There is unfortunately no guarantee that your visa application to come to the United States will be approved.
Consular officials often provide foreign nationals with reasons for visa denial. If a reason is provided, only the applicant will be able to see this information. Some of these disqualifiers are easily resolvable, while others may permanently bar you from being allowed to enter the U.S.
If you were denied a visa, you may be able to fix the issue and re-apply, though you will not receive a refund for your first application and may have to pay the processing fee for the second application as well.
Below are some of the main reasons consular officials deny visa applications.
1. The application was incomplete
Depending on the visa you are seeking, there may be a laundry list of documentation you must provide alongside your application.
You must provide your passport, a recent photograph, a completed application form and payment for processing fees. Additionally, you may be required to submit documentation such as:
- A letter from your employer that proves your job position and salary
- Documents proving property ownership or investments in the U.S.
- Bank letters demonstrating your financial situation
- Diplomas and certifications that may be required for employment-related visas
For situations where you are simply missing documentation, you may have one year to supply the documents and have your application re-considered. If you take longer than a year, you must re-apply.
2. You did not demonstrate financial stability
For your visa application to be approved, you need to show that you have the financial means to live independently in the United States.
Employment-sponsored visas show consular officials that you have a job and salary lined up for when you arrive. If you are not sponsored by an employer, you will have to either prove that you have sufficient personal funds available or file an Affidavit of Support showing that you have a family member or another individual financially sponsoring your stay.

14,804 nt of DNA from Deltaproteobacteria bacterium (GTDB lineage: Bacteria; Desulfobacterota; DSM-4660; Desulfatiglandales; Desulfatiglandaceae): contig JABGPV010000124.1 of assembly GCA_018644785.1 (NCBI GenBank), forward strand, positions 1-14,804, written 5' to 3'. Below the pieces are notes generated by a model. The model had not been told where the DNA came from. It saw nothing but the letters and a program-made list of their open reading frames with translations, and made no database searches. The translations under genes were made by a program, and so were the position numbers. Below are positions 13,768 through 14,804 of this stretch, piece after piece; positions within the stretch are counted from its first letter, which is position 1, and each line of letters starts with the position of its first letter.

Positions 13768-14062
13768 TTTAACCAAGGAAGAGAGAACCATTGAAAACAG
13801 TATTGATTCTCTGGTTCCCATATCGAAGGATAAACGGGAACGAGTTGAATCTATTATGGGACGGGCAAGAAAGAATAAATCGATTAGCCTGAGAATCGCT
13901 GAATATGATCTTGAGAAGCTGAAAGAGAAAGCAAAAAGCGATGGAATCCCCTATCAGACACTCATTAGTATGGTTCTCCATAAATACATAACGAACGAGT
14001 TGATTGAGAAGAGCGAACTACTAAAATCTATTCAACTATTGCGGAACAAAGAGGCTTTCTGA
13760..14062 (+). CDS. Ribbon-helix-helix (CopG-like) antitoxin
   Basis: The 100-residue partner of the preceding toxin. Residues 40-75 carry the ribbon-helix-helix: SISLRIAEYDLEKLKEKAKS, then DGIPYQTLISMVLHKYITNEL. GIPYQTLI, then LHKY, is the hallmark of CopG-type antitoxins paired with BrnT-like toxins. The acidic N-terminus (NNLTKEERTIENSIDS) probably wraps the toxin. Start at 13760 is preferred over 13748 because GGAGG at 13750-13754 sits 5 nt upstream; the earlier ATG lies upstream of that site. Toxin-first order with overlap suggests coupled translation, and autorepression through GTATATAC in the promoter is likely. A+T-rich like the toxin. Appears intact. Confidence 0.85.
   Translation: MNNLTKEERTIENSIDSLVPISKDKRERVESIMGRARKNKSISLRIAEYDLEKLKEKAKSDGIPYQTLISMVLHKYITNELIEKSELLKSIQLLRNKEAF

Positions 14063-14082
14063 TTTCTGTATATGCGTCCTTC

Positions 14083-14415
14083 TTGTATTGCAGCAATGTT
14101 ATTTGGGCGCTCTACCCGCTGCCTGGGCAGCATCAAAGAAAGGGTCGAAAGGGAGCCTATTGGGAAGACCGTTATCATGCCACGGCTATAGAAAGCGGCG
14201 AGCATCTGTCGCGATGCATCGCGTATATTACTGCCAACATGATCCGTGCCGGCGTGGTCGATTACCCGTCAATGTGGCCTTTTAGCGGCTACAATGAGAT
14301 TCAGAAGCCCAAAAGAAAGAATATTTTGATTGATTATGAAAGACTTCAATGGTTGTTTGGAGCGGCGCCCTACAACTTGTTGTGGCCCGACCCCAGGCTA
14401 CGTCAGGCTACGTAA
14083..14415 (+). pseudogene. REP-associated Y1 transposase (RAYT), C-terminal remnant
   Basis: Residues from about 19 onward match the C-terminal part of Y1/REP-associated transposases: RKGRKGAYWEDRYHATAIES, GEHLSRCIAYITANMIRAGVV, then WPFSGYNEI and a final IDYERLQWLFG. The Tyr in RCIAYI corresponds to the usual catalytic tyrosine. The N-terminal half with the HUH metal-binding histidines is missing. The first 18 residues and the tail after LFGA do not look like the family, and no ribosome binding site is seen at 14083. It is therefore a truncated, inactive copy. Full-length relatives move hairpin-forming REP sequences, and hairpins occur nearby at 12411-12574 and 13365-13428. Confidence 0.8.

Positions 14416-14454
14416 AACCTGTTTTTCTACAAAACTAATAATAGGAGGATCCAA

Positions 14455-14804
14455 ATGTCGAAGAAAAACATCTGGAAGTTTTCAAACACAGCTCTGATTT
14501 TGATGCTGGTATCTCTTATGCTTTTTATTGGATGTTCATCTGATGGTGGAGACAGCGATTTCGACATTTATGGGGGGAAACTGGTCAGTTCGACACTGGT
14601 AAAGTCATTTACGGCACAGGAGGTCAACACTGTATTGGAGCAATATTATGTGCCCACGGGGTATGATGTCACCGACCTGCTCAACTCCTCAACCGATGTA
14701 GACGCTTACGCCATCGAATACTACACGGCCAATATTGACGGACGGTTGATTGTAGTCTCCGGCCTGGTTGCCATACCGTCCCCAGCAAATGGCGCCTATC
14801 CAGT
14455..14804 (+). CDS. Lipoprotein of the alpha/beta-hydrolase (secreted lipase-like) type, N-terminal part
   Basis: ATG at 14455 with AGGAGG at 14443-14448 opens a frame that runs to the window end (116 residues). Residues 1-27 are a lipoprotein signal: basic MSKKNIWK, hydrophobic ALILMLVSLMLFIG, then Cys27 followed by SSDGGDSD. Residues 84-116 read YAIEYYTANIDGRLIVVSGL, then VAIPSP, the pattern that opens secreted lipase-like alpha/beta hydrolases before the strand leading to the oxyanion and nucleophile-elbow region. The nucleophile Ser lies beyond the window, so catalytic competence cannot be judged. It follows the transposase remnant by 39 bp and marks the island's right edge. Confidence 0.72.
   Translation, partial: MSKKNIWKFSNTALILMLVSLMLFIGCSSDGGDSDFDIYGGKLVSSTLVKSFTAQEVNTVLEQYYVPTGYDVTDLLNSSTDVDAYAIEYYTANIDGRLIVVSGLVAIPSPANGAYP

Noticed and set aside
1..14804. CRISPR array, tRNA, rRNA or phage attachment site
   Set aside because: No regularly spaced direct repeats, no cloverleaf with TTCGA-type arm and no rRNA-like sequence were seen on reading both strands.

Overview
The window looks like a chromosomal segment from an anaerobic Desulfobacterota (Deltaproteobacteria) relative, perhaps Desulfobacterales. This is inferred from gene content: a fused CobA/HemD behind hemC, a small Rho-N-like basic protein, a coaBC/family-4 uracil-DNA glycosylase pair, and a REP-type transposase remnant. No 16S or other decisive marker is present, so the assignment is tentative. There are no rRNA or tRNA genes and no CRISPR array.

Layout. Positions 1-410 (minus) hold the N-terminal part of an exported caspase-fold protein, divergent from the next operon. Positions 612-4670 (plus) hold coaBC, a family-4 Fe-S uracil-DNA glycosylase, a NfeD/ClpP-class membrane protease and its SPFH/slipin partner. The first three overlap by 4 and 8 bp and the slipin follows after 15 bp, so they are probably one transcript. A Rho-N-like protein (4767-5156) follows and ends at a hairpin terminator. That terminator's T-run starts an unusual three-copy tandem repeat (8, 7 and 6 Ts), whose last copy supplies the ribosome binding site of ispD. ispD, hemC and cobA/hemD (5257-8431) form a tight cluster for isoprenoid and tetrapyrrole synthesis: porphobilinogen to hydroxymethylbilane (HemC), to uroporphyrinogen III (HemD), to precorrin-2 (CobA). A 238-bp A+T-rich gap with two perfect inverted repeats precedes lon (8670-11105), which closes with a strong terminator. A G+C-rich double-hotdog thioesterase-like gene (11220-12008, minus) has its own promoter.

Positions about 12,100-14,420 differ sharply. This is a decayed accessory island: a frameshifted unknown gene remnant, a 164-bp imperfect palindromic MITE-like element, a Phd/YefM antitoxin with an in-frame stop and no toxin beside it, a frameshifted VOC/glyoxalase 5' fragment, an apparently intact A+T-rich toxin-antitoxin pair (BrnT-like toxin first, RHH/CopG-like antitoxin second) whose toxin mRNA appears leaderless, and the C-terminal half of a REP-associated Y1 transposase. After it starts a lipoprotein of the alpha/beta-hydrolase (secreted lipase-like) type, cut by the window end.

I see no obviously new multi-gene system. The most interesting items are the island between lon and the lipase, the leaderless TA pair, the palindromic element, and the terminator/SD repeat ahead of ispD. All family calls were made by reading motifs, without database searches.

If a consular official believes you will become a public charge (someone reliant on the government for financial support), they will typically deny your application.
3. You did not qualify for the visa you applied for
The U.S. offers a variety of visas depending on your reason for applying. Each visa has their own unique requirements that you must meet in order to be approved.
For example, O-1 visas are reserved for those with “extraordinary ability or achievement” in science, art, education, business, athletics and entertainment. If you fail to provide evidence of this ability or recognition of your achievement, you will likely be denied this kind of visa.
An attorney can help you identify the required documentation for a specific type of visa, or can help you determine the most suitable visa for your needs.
4. You’ve been staying in the U.S. unlawfully
It may be tempting to move to the United States before your visa application is approved. But if you are found to have been residing in the country unlawfully, you will likely be denied a visa and may be barred from applying for an extended period of time.
This occurs when consular officials see you either stayed in the United States without prior authorization, or you overstayed a previous visa without receiving authorization for an extension.
If you stayed in the U.S. unlawfully for anywhere between 180 days and a year, you will be barred from applying for a visa for 3 years following your departure. If you were staying unlawfully for over a year, you have to wait 10 years after you leave to re-apply.
5. You misrepresented fact on your application
If officials find that you are lying on your application in order to obtain your visa, your application will be denied. Not only that, but you may receive permanent visa ineligibility for misrepresenting facts or committing fraud on your application – meaning you could be denied every time you re-apply.
Get your application right the first time
When applying for a visa of any kind, always remember to be thorough, prepared and honest in your application. Never take a chance by lying on your application or altering documentation. With patience and proper legal guidance, you can minimize the potential for a denied visa application and enjoy legal residence in the United States.